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This paper describes marriage and partnership patterns and trends in rural KwaZulu-Natal, South Africa from 2000-2006. The study is based on longitudinal, population-based data collected by the Africa Centre demographic surveillance system. We consider whether the high rates of non-marriage among Africans in South Africa reported in the 1980s were reversed following the political transformation underway by the 1990s. Our findings show that marriage has continued to decline with a small increase in cohabitation among unmarried couples, particularly in more urbanised areas. Comparing surveillance and census data, we highlight problems with the use of the ‘living together’ marital status category in a highly mobile population.
By the 1980s, when retrospective analyses of African censuses and fertility surveys showed that changes in nuptiality were occurring in many sub-Saharan countries, marriage patterns in South Africa were already exceptional (Harwood-Lejeune 2000; Lesthaeghe & Jolly 1995; Van de Walle 1993). The mean age of marriage for men (28.0 years) was higher than all other regions in Africa, and that of women (23.2 years) was one of the highest (Locoh 1988). In seeking to document and explain the early and advanced decline in African marriage in South Africa, authors have paid particular attention to the profound and lasting influences of apartheid policies. In the 1990s, it was unclear if, and how, the anticipated increase in political, social, and economic opportunities for Africans resulting from political change would affect family life. Taken in their entirety, contemporary tribal, religious, and legislative structure and processes are favourable towards marriage and seek to promote it as the preferred family institution. The action by the country’s first post-apartheid government to formulate a new marriage act that sought to recognise and legitimise the plural religious and ethnic marriage traditions in the country exemplifies strong social norms about the positive value of marriage. Would political change lead to a reversal in the movement away from universal marriage? However, at the same time as political transformation, South Africa started to experience a rapid and severe HIV epidemic further complicating predictions of future trends in marriage. Any impact of HIV and AIDS on marriage, re-marriage, and widowhood would occur in tandem with other social and economic changes affecting people’s decisions about family formation (Heuveline 2004).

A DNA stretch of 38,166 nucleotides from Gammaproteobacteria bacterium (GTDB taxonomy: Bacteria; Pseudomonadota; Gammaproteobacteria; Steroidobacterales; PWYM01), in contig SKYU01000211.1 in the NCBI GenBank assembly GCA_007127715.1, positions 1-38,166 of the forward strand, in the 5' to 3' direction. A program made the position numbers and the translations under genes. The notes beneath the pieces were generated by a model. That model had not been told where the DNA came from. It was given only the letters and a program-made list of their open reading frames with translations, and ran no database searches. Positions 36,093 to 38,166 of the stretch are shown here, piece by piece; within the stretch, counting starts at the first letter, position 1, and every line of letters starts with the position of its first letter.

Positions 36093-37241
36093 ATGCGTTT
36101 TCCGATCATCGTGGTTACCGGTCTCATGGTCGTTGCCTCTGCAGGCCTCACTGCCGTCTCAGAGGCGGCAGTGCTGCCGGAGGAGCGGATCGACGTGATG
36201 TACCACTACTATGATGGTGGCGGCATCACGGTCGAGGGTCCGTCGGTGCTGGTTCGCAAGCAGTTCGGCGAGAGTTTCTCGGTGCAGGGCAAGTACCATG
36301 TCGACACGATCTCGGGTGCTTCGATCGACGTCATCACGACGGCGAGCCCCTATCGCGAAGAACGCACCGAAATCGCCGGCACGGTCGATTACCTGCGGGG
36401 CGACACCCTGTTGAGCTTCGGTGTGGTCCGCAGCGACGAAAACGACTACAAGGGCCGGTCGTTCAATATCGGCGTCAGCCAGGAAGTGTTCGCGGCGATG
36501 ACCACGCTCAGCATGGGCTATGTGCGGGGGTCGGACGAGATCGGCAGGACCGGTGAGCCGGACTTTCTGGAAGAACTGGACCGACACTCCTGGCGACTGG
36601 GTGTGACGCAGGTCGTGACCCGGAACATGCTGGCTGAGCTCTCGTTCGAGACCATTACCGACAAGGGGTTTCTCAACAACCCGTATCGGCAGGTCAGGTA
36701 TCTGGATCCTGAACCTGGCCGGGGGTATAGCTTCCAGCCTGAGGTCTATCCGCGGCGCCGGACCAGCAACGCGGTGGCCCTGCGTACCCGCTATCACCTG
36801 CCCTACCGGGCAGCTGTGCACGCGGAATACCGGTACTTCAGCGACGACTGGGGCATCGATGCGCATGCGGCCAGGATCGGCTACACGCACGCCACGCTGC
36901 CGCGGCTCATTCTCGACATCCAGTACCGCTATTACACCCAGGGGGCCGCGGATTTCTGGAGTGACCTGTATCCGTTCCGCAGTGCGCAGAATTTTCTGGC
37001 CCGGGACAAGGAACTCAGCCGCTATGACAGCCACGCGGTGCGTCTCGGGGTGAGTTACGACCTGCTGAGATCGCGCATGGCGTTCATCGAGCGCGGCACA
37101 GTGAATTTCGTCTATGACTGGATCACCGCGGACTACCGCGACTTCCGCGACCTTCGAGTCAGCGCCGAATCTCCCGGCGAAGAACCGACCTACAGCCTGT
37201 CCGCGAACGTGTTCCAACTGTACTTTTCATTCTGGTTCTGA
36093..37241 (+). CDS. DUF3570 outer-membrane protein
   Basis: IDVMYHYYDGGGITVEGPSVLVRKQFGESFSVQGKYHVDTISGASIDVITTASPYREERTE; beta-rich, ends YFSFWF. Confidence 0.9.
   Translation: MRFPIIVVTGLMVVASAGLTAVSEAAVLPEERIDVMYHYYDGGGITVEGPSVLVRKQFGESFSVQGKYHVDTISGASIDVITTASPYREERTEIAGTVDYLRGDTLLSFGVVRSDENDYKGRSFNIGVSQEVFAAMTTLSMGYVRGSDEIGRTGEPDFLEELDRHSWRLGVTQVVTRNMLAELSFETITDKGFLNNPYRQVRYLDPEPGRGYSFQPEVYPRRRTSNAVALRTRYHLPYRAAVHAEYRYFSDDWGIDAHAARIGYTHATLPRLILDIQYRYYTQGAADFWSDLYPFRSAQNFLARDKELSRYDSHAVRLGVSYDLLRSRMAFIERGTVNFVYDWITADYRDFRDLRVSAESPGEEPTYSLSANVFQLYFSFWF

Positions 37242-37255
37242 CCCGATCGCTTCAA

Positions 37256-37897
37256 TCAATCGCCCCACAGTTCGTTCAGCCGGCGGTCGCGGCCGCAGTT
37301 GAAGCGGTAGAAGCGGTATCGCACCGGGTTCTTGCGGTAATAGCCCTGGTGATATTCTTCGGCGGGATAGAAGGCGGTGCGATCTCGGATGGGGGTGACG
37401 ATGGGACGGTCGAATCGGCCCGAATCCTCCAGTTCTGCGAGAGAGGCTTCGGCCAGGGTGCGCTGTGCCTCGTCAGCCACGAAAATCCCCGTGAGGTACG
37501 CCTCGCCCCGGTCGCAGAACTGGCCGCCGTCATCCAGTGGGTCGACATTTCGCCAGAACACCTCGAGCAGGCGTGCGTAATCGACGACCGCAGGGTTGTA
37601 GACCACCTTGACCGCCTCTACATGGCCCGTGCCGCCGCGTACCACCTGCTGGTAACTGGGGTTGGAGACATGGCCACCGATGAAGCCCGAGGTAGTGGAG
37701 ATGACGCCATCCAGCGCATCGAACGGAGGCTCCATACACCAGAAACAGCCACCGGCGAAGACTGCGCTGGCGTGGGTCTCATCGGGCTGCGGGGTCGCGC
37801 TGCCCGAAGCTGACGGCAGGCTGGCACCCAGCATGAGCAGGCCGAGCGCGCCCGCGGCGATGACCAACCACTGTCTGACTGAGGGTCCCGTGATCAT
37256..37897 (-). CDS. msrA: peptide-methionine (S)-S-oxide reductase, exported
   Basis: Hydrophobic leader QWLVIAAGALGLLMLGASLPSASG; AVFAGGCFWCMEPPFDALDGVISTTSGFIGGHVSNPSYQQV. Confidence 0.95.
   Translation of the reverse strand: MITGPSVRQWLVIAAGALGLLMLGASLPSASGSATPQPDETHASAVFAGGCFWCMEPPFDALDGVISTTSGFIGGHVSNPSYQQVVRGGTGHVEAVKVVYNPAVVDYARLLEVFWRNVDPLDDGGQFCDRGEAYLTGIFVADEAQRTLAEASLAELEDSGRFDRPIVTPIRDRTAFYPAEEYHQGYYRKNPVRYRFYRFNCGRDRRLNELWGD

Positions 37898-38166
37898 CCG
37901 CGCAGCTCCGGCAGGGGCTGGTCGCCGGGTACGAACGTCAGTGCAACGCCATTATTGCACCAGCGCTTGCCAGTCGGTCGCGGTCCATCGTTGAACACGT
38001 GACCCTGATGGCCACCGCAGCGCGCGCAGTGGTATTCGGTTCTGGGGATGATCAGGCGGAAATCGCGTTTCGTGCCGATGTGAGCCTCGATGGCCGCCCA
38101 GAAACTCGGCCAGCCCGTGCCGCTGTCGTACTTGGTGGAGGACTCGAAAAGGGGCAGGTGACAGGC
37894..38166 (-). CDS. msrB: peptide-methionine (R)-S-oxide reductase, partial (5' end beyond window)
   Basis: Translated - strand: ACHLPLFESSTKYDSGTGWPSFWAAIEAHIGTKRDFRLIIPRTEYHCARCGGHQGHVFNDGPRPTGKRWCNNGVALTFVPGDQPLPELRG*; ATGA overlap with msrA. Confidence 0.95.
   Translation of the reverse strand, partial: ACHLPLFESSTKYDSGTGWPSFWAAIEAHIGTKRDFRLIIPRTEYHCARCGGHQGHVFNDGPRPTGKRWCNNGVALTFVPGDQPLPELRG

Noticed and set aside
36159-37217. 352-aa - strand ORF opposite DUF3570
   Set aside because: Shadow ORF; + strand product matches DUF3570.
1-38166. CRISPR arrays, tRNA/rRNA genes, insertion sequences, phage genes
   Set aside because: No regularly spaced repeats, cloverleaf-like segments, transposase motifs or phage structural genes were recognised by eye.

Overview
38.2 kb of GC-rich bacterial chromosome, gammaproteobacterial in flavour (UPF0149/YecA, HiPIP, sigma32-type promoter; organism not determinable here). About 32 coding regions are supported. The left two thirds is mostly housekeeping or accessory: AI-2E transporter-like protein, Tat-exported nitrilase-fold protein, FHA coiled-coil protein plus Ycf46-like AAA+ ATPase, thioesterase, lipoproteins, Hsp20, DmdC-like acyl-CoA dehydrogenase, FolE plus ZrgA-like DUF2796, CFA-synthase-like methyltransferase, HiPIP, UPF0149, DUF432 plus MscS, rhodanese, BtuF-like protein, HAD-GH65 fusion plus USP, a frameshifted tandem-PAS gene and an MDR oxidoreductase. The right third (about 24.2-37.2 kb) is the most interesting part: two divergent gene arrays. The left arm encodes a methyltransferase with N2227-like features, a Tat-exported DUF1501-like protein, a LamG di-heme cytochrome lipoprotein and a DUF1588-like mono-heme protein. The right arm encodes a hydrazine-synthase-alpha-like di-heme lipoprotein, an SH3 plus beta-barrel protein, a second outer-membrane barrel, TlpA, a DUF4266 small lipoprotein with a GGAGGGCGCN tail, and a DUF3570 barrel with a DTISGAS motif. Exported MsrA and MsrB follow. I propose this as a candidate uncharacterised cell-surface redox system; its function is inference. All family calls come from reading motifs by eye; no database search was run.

For demographers seeking to document trends in marriage and partnering in South Africa, there are surprisingly few sources of data. In a country where marriage is far from universal, the lack of discrimination between marital states and cohabitation arrangements in the most recent South African censuses limits the interest of this data (Budlender, Chobokoane, and Simelane 2005; Ziehl 1999). Furthermore, relating marriage and partnership trends to the complex social and residential arrangements in which many people live in South Africa, needs detailed, population-based data. In this paper, we use demographic surveillance system data on a population of approximately 86,000 people in rural KwaZulu-Natal between 2000-2006. The Africa Centre Demographic Information System (ACDIS) was established with the purpose of collecting empirical data about socio-demographic change and has been well documented (Hosegood, Benzler, and Solarsh 2005; Hosegood and Timæus 2005; Tanser et al. 2007). Data on marriage, non-marital partnerships and patterns of cohabitation are collected routinely in ACDIS.
This paper describes contemporary patterns and trends in marriage and partnering in rural KwaZulu-Natal. The descriptive findings are a starting point for further research on this subject. They fill a gap in the South Africa marriage and household literature, and provide a platform for exploring causative factors. The paper is structured as follows. We first review the literature relating to marriage in South Africa, with a specific focus on Zulu marriage traditions. We then describe the ACDIS data used in the study and provide background information about the study population and area. We present population trends in patterns of marriage and partnerships, and describe the household and residential arrangements of partners. In the appendix, we present a detailed comparison of marital data from ACDIS with the 2001 South African census data from the same province.
Of the many reasons that have been suggested for the decline in marriage and increases in marital instability among African South Africans, most relate directly or indirectly to the oppressive social and political structures and processes created during the apartheid-era. The labour migration system created during the apartheid-era has been a profound force of instability and change in African family life. An extensive literature documents the effects of government policies on labour migration, restrictions of free movement, and the creation of tribal homelands placed on family building, living and care arrangements, and livelihoods (see for example, Jones 1992; Mayer 1980; Murray 1980, 1981, 1985; Spiegel 1980; Spiegel, Watson, and Wilkinson 1996).